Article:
Repeal and Replace: Health Reform Law Turns One
March 24, 2011
On yesterday's first anniversary of the president signing the health reform bill into law, Investor's Business Daily featured an editorial coauthored by National Center for Policy Analysis President and CEO John C. Goodman, former House speaker Newt Gingrich and James C. Capretta, a fellow at the Ethics and Public Policy Center. It reflects their one-year assessment of the health reform law:
- Ever-more-costly mandate: The health reform law will force Americans to buy insurance whose premiums will rise at twice the rate of their incomes.
- Bizarre system of subsidies: Depending on where insurance is bought, the subsidies for individuals are radically different, a cost factor so large it will force a major reorganization of American business.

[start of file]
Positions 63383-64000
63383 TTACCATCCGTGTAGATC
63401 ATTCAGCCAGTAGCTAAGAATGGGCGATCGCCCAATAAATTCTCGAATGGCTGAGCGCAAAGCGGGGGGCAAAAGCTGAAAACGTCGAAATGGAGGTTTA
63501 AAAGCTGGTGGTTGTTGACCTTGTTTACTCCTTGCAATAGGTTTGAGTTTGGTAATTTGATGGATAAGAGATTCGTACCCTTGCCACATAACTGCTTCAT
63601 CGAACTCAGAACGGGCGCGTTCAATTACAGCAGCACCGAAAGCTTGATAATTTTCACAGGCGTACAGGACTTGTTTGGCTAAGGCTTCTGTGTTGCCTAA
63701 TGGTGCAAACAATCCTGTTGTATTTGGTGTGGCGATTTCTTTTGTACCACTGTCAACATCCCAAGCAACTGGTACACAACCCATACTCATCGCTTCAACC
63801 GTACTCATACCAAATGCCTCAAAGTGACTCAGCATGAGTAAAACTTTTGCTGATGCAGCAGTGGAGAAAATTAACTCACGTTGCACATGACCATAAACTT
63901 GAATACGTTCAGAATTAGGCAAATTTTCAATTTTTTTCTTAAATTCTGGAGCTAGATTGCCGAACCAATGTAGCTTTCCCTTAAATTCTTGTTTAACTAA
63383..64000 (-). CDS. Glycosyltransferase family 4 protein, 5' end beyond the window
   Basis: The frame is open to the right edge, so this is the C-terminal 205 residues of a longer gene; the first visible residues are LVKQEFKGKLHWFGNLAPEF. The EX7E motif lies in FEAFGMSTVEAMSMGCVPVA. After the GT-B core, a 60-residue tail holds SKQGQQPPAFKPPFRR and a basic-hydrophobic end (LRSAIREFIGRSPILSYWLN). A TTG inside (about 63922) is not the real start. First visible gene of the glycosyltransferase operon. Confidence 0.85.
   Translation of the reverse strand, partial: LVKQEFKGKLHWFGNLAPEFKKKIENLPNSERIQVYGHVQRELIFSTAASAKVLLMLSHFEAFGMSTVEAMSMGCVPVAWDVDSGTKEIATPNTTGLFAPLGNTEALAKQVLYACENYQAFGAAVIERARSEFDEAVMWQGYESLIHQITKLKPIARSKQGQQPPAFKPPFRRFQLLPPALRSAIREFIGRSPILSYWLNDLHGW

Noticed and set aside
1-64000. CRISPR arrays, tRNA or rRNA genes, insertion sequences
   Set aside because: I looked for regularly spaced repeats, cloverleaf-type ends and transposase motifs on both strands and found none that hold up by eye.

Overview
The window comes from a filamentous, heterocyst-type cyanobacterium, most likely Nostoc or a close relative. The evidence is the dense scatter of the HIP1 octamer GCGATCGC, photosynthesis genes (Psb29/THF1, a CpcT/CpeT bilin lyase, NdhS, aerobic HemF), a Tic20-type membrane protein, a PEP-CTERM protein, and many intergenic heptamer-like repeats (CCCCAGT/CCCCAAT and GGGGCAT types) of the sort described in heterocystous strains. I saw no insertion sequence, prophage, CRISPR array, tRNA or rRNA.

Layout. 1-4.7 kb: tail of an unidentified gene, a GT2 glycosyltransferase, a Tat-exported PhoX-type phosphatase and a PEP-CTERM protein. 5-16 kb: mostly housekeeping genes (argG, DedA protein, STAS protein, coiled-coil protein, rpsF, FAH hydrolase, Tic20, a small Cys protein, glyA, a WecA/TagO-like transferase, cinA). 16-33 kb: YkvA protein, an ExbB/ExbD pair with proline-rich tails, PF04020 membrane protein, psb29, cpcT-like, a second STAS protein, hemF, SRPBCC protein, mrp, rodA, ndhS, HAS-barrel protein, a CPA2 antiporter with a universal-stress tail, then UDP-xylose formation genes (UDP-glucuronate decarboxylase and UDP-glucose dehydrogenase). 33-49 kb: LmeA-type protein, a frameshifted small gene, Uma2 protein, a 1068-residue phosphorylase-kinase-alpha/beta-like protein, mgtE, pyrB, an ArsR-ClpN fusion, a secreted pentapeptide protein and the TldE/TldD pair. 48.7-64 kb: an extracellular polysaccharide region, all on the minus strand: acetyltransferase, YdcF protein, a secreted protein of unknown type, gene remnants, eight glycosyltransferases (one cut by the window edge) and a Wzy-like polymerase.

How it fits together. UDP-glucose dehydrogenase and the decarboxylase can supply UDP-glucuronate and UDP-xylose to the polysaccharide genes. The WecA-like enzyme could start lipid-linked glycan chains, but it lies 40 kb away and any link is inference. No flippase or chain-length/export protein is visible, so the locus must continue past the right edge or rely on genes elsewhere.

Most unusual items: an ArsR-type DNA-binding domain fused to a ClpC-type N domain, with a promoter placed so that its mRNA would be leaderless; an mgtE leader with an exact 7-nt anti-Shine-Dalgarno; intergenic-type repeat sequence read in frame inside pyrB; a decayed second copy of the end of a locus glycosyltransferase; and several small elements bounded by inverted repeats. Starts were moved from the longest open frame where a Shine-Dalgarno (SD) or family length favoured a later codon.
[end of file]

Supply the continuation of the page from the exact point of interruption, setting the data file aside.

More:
- Perverse incentives for insurers: Health plans will try to attract the healthy and avoid the sick; and after enrollment, they will overprovide to the healthy and underprovide to the sick.
- Perverse incentives for people buying insurance: With small (and maybe unenforced fines), people will have an incentive to wait until they are sick to buy insurance, and then drop coverage after their medical bills are paid.
- Tattered safety net: With 32 million newly insured, and more generous coverage for almost everyone else, there will be a huge increase in the demand for care; but the legislation has no provisions to increase supply. The result: increased waiting times at the emergency rooms and in doctors' offices -- with those whose plans pay below market being pushed to the rear of the waiting lines.
- Benefits cuts for seniors: Deep Medicare cuts will make it increasingly hard for seniors to find doctors to treat them and facilities who will admit them.
Source: John C. Goodman, "Repeal and Replace," John Goodman's Health Policy Blog, March 23, 2011.
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